Sunday, October 28, 2012

Ted Bundy's Ghost

Over twenty-three years after his execution, Ted Bundy still appears to have the ability to animate himself in the minds of people who have fallen under his spell. In the link below, Katherine Ramsland makes the point that Bundy remains the most popular serial killer in American history, who continues to inspire numerous ghost sightings across America which adds to his legend.

Bundy's reaction to guilty verdict.
More Americans today believe in ghosts and angels than believe in scientific fact. The inability of many people in our culture to distinguish between fantasy and reality goes much further that the willing suspension of disbelief. For too many people, delusional behavior forms the basis of their elemental certitudes about life. It informs every decision and judgement they make.

Serial killers are deranged individuals who fascinate many people, but to create folklore and urban legends about these psychopaths only obscures their wanton disregard for human life and sensationalizes their depravity. There has been no shortage of Bundy ghost sightings since his electrocution in a Florida state prison on January 24, 1989.

In doing research for my book on John Norman Collins, for example, I came across a novel called Archetype, about an Eastern Michigan University student who falls under the spell of the John Norman Collins mystique. He researches the murders and tours the body drop sites.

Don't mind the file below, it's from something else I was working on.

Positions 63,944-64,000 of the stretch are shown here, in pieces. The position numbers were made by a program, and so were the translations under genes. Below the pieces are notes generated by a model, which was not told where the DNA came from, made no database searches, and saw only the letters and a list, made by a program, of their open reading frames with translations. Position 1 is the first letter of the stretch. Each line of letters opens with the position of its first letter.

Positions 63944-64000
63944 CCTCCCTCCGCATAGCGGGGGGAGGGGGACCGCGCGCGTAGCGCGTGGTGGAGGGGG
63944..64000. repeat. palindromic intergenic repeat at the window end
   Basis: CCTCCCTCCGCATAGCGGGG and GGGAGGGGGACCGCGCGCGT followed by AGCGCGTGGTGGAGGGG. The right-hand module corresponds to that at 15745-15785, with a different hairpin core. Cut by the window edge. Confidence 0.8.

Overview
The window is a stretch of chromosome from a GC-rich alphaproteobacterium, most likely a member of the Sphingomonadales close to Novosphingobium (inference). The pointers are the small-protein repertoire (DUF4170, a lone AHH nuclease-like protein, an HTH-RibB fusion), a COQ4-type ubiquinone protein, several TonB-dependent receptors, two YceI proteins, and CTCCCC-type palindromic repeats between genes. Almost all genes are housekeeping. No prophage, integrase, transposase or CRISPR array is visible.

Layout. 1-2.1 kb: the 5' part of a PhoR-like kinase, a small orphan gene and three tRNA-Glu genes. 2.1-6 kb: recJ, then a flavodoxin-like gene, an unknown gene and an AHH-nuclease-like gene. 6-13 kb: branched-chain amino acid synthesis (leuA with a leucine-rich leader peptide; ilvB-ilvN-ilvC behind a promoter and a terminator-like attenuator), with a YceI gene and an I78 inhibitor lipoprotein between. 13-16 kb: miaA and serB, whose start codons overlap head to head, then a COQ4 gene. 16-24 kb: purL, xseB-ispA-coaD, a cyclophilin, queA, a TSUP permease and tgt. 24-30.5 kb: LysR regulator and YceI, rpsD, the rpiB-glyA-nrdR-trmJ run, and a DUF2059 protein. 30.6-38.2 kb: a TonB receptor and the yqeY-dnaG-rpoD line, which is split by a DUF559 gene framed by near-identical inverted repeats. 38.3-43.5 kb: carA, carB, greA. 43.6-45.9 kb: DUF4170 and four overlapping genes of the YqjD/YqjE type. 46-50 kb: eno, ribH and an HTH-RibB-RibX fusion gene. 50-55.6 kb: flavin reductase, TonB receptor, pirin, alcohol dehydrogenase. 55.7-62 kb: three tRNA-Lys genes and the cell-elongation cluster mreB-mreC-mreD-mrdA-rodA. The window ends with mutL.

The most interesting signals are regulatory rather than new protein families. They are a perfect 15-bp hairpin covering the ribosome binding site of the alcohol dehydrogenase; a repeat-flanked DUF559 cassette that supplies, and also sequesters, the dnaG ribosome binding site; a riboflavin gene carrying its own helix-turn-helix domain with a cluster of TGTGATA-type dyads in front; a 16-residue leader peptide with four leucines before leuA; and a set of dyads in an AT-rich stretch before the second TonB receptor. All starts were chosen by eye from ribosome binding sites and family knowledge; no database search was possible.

Soon after, the "voices" of the victims begin to talk to him and urge him to solve their murders and answer their question, "Why". A few weeks later, the tormented student obsesses and decides to murder seven women of his own to stop the voices. He sets about killing innocent EMU coeds with impunity, and then the book ends abruptly with him getting away with it and no point being made. Perhaps the author intended to write a sequel.

Dead Bundy.
This is the only book I've ever read where the publisher includes a disclaimer: "At the specific preference of the author, Publish America allowed this work to remain exactly as the author intended, verbatim, without editorial input."

It is my belief that mixing true-crime and the paranormal only obscures the facts and sensationalizes the crimes of these inhuman monsters. My true-crime book on the John Norman Collins murders, In the Shadow of the Water Tower, will endeavor to give the facts of this case and tell as accurate a portrayal of the events of those terrible days as I possible can.